The cholera epidemic in the Democratic Republic of the Congo is spreading and has reached thousands of people, according to the UNO's World Health Organization. So far two hundred and sixty-five people have died - the UN calls it an epidemic - and it is spreading across the frontiers. As if this was not enough, DRC confronts measles and polio epidemics as well.
With the NATO countries busy spending money on weapons to bomb hospitals and to support terrorist attacks in Libya, this is a story which will only with tremendous difficulty reach the pages of the corporate press which is intent on whitewashing NATO war crimes and lying about the Libyan terrorists being unarmed civilians.
The cholera epidemic started in March in the Democratic Republic of the Congo and has now spread across the frontier to the Republic of the Congo. The WHO has reported a total of 3,896 cases in the DRC with 265 deaths as of July 20 while there are a further 181 cases suspected in the neighbouring Republic of Congo.
A WHO spokesperson declared that the UN is worried that the disease will spread along the main transport route in the region, the Congo River. It has also reached the capital of DRC, Kinshasa, where according to the Organization, "there are large population groups with inadequate safe water."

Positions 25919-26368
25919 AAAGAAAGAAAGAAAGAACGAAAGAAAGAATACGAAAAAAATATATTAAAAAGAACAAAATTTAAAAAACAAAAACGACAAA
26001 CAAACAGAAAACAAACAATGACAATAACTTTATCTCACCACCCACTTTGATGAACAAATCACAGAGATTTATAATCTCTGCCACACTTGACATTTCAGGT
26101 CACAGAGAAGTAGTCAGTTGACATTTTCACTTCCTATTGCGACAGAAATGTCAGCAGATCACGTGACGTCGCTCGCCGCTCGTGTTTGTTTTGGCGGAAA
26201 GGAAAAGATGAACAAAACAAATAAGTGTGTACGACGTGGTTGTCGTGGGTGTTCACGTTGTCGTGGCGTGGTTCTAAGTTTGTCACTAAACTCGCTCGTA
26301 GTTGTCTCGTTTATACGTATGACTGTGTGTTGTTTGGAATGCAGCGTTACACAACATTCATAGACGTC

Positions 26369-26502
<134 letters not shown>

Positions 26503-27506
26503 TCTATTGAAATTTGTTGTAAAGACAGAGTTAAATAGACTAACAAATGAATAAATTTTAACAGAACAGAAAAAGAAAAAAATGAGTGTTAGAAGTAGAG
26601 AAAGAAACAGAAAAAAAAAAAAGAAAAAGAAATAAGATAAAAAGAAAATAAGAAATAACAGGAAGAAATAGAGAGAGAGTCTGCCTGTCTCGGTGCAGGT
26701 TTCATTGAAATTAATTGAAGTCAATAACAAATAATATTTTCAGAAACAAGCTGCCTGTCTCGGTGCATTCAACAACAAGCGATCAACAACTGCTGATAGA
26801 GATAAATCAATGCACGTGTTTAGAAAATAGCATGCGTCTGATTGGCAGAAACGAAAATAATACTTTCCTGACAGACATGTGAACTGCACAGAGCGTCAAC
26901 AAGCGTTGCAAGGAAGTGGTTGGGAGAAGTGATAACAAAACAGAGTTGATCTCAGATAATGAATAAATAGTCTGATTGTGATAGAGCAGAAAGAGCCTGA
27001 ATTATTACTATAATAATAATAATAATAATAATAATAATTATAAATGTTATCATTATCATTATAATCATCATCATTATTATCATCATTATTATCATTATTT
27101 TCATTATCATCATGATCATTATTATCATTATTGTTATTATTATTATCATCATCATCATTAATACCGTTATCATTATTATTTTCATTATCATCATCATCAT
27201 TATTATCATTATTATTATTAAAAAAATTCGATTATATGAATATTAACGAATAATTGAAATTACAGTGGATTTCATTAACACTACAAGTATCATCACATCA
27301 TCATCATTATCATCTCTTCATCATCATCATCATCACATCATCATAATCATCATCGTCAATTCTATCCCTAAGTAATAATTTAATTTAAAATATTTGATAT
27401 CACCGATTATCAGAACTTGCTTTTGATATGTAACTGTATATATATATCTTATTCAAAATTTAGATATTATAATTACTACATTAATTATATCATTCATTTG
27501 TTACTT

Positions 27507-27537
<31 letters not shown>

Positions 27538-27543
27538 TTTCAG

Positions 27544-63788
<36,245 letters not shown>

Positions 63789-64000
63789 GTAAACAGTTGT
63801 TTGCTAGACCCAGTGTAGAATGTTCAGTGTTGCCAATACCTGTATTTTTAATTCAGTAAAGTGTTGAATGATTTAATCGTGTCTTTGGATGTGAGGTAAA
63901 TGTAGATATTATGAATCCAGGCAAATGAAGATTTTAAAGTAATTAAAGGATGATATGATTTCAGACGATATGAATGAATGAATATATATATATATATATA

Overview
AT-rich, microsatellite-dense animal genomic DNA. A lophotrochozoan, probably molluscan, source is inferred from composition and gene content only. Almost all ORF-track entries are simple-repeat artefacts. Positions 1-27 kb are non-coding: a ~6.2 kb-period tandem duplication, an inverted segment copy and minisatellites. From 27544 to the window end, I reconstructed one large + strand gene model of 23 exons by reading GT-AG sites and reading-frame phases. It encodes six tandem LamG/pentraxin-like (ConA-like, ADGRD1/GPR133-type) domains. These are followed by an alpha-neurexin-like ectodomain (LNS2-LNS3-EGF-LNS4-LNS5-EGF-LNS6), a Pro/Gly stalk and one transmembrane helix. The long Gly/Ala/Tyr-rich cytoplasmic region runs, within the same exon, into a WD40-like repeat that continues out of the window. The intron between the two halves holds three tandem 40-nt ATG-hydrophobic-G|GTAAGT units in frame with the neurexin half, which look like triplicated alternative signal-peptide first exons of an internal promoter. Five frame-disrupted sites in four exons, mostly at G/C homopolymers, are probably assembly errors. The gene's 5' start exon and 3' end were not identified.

This could spell a regional disaster in the near future, for which reason the UNO has dispatched to the region two epidemiologists, a health promotion officer and a logistics expert. Cholera treatment centres are being set up in the focal points of infection by the UNO working together with the DRC government, UN and international agencies and NGOs.
According to the UNO, "Cholera is an acute intestinal infection caused by eating food or drinking water contaminated with the bacterium known as vibrio cholerae. The disease has a short incubation period and produces a toxin that causes continuous watery diarrhoea, a condition that can quickly lead to severe dehydration and death if treatment is not administered promptly. Vomiting also occurs in most patients.
"The disease remains a global threat and is one of the key indicators of social development, according to WHO. While cholera no longer poses a threat to countries with high standards of hygiene, it remains a challenge in countries with limited access to safe drinking water and adequate sanitation".
Meanwhile 1,145 children in DRC have died in a measles epidemic this year. 115,600 children have been infected. As if this was not enough, there is a third epidemic, of poliomyelitis.